The Global Automotive Industry – who benefits and who loses? Toyota

Дата канвертавання21.04.2016
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The Global Automotive Industry – who benefits and who loses?


Toyota Motor Company set up manufacturing plants at Toyota City near Tokyo with important engine, transmission and body stamping plants close together with suppliers, such as steel and components in close proximity. Recent plants were constructed away from Toyota City to take advantage of lower land and labour costs.

All plants at Toyota City unless specified.



Honsha- Trucks and Buses


Motomachi - Cars


Takaoka – Cars


Tsutsumi – Cars


Tahara - Cars


Kyushu (not Toyota city) Cars



Kamingo - Engines


Myoshi -Chassis components


Myochi – Engine and Chassis parts


Shimoyama – Engines and Exhausts


Kinu-ura – Components




Hirose – Electronic components


Hokkaido (not Toyota City) Parts

In Toyota City the Toyotist method of manufacturing was developed with JiT, quality control, work teams, zero defects etc. By the early 1980s Toyota could produce reliable, competitive and high quality cars for world markets but protectionism in the two biggest markets was limiting access. In addition Toyota was beginning to be affected by relatively high labour costs in Japan and a saturated domestic market.


1984 – large integrated car plant constructed in Fremont California USA (joint venture with GM).

1988 – plant built in Kentucky USA and a second plant built 1994.

1988 – plant built in Canada

1989 – plant built at Burnaston near Derby UK

1996 Regional HQ built in Cincinnati USA

1997 – Plants built in India, Brazil and Argentina

1998 – Plants built in West Virginia and Indiana (USA) and a forging plant in China.

2001 – Second European plant in Europe – N France

Toyota product development

In Japan

Head Office Technical Centre Toyota City 1954

Higachi-Fuji Technical Centre 1966

Shibetsu Proving ground 1984

Central Research and Development Laboratory 1960

Outside Japan

Toyota Technical Centre – California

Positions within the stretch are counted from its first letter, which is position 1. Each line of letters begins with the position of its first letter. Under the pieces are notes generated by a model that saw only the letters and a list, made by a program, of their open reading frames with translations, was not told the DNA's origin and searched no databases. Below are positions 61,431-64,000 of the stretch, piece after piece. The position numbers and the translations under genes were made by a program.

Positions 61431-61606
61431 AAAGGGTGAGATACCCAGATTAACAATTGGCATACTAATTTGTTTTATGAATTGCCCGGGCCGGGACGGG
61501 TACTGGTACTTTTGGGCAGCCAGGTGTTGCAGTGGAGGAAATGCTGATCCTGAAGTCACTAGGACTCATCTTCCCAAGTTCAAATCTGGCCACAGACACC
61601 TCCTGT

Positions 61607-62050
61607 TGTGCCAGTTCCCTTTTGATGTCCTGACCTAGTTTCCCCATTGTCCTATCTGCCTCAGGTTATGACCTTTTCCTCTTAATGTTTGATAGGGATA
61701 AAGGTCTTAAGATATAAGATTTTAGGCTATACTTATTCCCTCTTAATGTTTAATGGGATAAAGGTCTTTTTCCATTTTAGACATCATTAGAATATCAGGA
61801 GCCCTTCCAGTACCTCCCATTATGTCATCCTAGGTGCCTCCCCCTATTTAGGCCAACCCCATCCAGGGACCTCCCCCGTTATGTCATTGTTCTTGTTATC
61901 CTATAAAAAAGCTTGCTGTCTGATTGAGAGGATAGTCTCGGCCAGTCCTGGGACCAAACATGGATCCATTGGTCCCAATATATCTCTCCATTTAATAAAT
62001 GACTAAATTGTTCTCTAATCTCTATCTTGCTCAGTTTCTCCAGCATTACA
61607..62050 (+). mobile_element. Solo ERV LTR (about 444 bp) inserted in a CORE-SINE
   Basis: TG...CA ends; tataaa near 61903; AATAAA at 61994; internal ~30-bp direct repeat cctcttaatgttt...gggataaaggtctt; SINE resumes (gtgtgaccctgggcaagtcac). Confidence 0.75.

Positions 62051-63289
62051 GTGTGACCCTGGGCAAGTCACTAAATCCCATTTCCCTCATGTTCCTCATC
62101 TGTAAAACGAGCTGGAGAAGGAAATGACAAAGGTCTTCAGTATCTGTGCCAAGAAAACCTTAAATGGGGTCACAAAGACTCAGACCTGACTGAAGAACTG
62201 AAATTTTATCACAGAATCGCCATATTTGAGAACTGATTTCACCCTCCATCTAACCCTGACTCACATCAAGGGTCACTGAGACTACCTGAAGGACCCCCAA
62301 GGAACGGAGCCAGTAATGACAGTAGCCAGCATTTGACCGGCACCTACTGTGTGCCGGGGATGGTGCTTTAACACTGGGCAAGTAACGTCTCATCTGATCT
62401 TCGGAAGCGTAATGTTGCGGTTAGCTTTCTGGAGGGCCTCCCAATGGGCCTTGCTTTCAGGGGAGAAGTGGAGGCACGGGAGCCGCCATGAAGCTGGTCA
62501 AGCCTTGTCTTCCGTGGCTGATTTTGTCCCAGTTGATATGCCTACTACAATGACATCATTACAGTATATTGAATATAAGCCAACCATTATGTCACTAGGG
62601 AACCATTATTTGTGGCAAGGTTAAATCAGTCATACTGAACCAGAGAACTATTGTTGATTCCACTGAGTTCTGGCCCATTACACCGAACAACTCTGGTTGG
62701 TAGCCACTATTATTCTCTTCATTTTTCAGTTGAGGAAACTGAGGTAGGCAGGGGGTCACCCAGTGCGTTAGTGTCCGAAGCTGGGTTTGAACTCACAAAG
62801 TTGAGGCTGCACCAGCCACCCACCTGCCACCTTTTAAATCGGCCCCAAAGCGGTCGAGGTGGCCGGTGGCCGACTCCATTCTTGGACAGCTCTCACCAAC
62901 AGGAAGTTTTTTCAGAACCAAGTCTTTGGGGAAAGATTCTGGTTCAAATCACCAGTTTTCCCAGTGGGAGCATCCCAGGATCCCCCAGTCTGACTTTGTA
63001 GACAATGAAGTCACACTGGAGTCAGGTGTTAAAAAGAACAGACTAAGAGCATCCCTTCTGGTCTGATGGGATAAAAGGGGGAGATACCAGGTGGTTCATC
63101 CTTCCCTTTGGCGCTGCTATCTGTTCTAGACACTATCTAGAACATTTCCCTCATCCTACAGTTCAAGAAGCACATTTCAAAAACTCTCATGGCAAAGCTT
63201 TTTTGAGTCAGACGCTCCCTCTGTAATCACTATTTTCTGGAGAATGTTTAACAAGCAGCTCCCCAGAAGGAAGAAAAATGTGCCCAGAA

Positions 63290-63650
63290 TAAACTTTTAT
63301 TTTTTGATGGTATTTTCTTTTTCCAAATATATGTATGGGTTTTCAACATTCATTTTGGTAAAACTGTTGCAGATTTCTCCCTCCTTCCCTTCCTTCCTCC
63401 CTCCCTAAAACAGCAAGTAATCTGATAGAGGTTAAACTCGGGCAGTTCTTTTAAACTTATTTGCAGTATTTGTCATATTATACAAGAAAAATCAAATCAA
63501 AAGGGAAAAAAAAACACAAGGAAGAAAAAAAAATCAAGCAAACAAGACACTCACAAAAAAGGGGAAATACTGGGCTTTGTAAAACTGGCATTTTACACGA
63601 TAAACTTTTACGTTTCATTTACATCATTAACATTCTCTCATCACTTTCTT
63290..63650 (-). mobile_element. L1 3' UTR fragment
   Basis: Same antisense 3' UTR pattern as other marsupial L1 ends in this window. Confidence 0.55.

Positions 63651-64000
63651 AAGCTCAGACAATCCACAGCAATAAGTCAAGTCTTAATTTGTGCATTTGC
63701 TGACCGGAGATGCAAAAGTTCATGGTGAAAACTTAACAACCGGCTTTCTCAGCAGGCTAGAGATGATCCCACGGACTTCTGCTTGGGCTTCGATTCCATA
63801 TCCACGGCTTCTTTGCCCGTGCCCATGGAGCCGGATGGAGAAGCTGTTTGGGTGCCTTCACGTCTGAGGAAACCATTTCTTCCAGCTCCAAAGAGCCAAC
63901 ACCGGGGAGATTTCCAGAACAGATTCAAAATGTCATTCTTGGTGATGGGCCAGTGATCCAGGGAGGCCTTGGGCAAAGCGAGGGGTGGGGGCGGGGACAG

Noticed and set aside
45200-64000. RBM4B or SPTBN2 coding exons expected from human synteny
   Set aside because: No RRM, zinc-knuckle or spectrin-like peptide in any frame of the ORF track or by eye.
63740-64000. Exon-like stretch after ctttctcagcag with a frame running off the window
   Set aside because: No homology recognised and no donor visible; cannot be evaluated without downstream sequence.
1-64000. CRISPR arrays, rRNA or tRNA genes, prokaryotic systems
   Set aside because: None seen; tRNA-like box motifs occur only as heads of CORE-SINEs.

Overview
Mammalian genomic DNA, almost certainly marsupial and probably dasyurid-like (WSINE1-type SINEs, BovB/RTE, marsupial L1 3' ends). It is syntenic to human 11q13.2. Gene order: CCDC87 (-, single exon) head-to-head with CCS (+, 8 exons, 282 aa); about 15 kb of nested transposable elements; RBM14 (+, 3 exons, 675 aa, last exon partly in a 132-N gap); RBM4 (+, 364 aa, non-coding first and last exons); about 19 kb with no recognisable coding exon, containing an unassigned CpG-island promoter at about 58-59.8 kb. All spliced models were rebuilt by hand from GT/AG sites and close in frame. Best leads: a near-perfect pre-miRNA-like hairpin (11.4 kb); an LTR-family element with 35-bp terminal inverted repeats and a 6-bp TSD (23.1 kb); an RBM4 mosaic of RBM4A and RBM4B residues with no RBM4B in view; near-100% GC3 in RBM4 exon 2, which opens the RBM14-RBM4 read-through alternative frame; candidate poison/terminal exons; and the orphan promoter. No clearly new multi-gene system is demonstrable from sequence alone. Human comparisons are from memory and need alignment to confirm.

Toyota Design Research – Detroit

Toyota Technical Centre – Europe Brussels, Belgium.

Toyota Office of Creation – Europe.


Nissan was the first Japanese company to build a car plant in Europe at Washington on Tyneside. This factory has consistently been the one with the highest productivity in Europe, approaching Japanese levels. Nissan is now joined with Renault and there was a danger that the new Micra would be built at a Renault factory in France due to the high value of the pound but with Government aid and component suppliers bearing much of the exchange rate costs by using the Euro for purchasing the new Micra will be built at Washington. Without its very high level of productivity, (Toyotist methods) and tie in with suppliers it is unlikely that the Washington plant, as a branch plant away from the Renault core areas would have survived.

The combination of Renault and Nissan was necessary because Renault had little production outside Europe and was losing French Government support as the EU began to curb Government aid to industry. Nissan faced overcapacity in its domestic market and needed the design flair of Renault as its cars were not selling well in Europe and the USA. Nissan was attractive to Renault as it had engineering skills, access to the Japanese (and Asian) markets and also had plants in North America. Thus Renault could go global. In Japan the Nissan car and components plants were rationalised to reduce overcapacity (Renault also closed a plant in Belgium) and the Nissan products redesigned using Renault expertise.